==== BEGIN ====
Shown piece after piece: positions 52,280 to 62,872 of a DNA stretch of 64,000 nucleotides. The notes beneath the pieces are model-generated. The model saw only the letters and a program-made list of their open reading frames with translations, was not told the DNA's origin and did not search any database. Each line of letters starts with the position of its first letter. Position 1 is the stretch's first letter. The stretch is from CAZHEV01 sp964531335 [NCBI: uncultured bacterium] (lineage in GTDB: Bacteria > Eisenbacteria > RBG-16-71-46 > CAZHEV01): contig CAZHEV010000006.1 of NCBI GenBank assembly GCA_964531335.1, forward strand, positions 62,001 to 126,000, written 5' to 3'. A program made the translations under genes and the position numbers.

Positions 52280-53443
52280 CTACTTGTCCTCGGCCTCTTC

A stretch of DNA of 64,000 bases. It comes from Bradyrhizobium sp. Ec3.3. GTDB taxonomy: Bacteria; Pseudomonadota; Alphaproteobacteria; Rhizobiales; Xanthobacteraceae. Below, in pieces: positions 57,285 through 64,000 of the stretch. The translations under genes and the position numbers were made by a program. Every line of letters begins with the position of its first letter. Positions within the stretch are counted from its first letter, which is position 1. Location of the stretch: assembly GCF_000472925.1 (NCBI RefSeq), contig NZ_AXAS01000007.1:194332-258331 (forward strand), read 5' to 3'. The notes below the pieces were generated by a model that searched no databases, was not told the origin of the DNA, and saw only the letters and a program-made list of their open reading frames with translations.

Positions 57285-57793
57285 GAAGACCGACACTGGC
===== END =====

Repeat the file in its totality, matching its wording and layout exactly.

Shown piece after piece: positions 52,280 to 62,872 of a DNA stretch of 64,000 nucleotides. The notes beneath the pieces are model-generated. The model saw only the letters and a program-made list of their open reading frames with translations, was not told the DNA's origin and did not search any database. Each line of letters starts with the position of its first letter. Position 1 is the stretch's first letter. The stretch is from CAZHEV01 sp964531335 [NCBI: uncultured bacterium] (lineage in GTDB: Bacteria > Eisenbacteria > RBG-16-71-46 > CAZHEV01): contig CAZHEV010000006.1 of NCBI GenBank assembly GCA_964531335.1, forward strand, positions 62,001 to 126,000, written 5' to 3'. A program made the translations under genes and the position numbers.

Positions 52280-53443
52280 CTACTTGTCCTCGGCCTCTTC

A stretch of DNA of 64,000 bases. It comes from Bradyrhizobium sp. Ec3.3. GTDB taxonomy: Bacteria; Pseudomonadota; Alphaproteobacteria; Rhizobiales; Xanthobacteraceae. Below, in pieces: positions 57,285 through 64,000 of the stretch. The translations under genes and the position numbers were made by a program. Every line of letters begins with the position of its first letter. Positions within the stretch are counted from its first letter, which is position 1. Location of the stretch: assembly GCF_000472925.1 (NCBI RefSeq), contig NZ_AXAS01000007.1:194332-258331 (forward strand), read 5' to 3'. The notes below the pieces were generated by a model that searched no databases, was not told the origin of the DNA, and saw only the letters and a program-made list of their open reading frames with translations.

Positions 57285-57793
57285 GAAGACCGACACTGGC